Lifecycle Management#

As Sopel grows and evolves, sometimes it needs to say goodbye to obsolete code and replace it. The solution can be new (and hopefully better) code, switching to an external library, or maybe putting the feature into an external plugin.

In any case, Sopel will always try to mark as deprecated what will be removed, indicating when it was deprecated, and when it should be removed. The goal is to help Sopel developers and plugin authors understand what must be done to adapt their code to a future version of Sopel:

Deprecated since 8.0, will be removed in 9.0: sopel.module has been
replaced by sopel.plugin
  File "/home/exirel/dev/sopel/sopel/", line 46, in <module>

This example above shows a deprecation warning for the sopel.module module that is deprecated: it shows when it was deprecated (Sopel 8.0), when it will be removed (Sopel 9.0), and how to fix that warning (use sopel.plugin).

Although this feature is primarily for use by Sopel developers, plugin authors can also take advantage of it with the sopel.lifecycle.deprecated() function documented below.


Deprecation module for Sopel developers and plugin authors.

New in version 8.0: Previously in, the deprecated() function has been moved to this newly created module, as it can be used in every part of the Sopel codebase, including itself.

reason: str | None = None,
version: str | None = None,
removed_in: str | None = None,
warning_in: str | None = None,
stack_frame: int = -1,
func: Callable | None = None,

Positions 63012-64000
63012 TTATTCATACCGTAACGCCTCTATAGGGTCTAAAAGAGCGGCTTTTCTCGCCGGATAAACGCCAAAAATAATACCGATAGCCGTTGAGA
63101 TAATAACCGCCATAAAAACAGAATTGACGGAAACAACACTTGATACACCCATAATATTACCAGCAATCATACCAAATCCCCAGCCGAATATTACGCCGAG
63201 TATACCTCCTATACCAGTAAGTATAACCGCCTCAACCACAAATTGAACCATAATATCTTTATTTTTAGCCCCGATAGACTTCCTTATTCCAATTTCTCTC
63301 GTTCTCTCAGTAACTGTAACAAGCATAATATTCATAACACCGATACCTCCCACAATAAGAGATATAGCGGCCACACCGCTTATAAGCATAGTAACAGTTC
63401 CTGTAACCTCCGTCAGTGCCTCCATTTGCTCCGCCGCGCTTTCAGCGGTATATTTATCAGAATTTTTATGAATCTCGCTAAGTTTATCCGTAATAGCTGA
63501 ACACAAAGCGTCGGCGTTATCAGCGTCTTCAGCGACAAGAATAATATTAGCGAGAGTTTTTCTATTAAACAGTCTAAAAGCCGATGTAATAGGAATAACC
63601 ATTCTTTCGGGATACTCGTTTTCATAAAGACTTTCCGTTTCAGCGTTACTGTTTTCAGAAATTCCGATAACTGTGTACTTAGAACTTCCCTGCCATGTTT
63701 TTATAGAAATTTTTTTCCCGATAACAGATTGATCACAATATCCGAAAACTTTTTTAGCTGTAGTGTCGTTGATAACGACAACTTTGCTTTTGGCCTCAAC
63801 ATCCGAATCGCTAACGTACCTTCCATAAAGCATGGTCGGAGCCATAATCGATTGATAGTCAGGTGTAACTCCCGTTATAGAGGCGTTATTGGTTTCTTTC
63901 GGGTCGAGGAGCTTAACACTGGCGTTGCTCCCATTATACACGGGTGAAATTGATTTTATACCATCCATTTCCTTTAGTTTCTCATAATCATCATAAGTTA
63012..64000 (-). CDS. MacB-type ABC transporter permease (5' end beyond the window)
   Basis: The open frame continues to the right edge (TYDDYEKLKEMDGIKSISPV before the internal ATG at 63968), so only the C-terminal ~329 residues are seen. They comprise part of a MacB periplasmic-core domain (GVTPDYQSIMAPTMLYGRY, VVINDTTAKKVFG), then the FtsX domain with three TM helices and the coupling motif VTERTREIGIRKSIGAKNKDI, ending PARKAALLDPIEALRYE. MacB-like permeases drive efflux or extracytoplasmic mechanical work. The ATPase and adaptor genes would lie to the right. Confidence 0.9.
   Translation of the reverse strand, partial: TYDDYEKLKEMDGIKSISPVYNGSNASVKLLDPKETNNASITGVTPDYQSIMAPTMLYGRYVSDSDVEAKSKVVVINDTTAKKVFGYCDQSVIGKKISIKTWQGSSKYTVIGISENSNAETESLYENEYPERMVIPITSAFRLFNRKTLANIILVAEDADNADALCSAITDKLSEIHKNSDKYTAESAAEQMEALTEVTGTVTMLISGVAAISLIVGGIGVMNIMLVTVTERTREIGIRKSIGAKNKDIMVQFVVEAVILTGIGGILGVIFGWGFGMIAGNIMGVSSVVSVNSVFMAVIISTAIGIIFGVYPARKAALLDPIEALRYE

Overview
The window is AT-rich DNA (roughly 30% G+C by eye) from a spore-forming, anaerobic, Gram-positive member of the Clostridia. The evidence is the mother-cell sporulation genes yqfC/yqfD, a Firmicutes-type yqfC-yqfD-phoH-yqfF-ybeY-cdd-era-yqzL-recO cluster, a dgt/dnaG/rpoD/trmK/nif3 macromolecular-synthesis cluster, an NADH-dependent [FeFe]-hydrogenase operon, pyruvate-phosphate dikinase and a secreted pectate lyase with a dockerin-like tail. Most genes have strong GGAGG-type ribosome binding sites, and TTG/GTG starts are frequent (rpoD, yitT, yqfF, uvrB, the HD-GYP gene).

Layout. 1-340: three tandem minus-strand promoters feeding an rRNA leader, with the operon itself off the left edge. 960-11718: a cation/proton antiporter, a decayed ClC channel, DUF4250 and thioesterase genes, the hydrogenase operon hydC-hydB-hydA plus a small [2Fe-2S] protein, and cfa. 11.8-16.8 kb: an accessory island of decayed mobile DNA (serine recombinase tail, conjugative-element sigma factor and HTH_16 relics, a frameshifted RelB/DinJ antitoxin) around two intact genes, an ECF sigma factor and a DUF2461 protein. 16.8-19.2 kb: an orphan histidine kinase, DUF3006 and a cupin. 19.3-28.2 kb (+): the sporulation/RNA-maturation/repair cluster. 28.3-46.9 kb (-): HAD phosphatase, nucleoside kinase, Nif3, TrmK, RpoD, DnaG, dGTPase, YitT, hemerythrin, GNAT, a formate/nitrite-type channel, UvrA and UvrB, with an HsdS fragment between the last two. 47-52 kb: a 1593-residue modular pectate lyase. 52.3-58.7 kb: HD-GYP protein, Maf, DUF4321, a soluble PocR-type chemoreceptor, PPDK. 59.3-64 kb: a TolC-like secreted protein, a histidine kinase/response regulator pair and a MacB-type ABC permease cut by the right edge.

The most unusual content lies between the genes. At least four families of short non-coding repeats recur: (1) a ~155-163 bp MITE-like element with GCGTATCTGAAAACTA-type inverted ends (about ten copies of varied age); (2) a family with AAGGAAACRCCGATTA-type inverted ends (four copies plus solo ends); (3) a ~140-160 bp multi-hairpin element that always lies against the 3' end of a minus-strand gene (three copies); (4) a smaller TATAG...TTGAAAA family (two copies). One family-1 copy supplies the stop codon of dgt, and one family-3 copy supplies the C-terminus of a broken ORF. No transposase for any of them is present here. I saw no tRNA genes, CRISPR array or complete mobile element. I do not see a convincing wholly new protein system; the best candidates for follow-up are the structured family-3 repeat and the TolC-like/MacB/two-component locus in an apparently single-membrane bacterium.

Decorator to mark deprecated functions in Sopel’s API

  • reason – optional text added to the deprecation warning

  • version – optional version number when the decorated function is deprecated

  • removed_in – optional version number when the deprecated function will be removed

  • warning_in – optional version number when the decorated function should start emitting a warning when called

  • stack_frame – optional stack frame to output; defaults to -1; should almost always be negative

  • func – deprecated function


a callable that depends on how the decorator is called; either the decorated function, or a decorator with the appropriate parameters

Any time the decorated func is called, a deprecation warning will be logged, with the last frame of the traceback. The optional warning_in argument suppresses the warning on Sopel versions older than that, allowing for multi-stage deprecation timelines.

The decorator can be used with or without arguments:

from sopel.lifecycle import deprecated

def func1():
    print('func 1')

def func2():
    print('func 2')

@deprecated(reason='obsolete', version='7.0', removed_in='8.0')
def func3():
    print('func 3')

which will output the following in a console:

>>> func1()
Deprecated: func1
File "<stdin>", line 1, in <module>
func 1
>>> func2()
Deprecated: func2
File "<stdin>", line 1, in <module>
func 2
>>> func3()
Deprecated since 7.0, will be removed in 8.0: obsolete
File "<stdin>", line 1, in <module>
func 3

The stack_frame argument can be used to choose which stack frame is logged along with the message text. By default, this decorator logs the most recent stack frame (the last entry in the list, -1), corresponding to where the decorated function itself was called. However, in certain cases such as deprecating conditional behavior within an object constructor, it can be useful to show a less recent stack frame instead.


This decorator can be also used on callables that are not functions, such as classes and callable objects.

New in version 7.0: Parameters reason, version, and removed_in.

New in version 7.1: The warning_in and stack_frame parameters.

Changed in version 8.0: Moved out of to resolve circular dependency issues.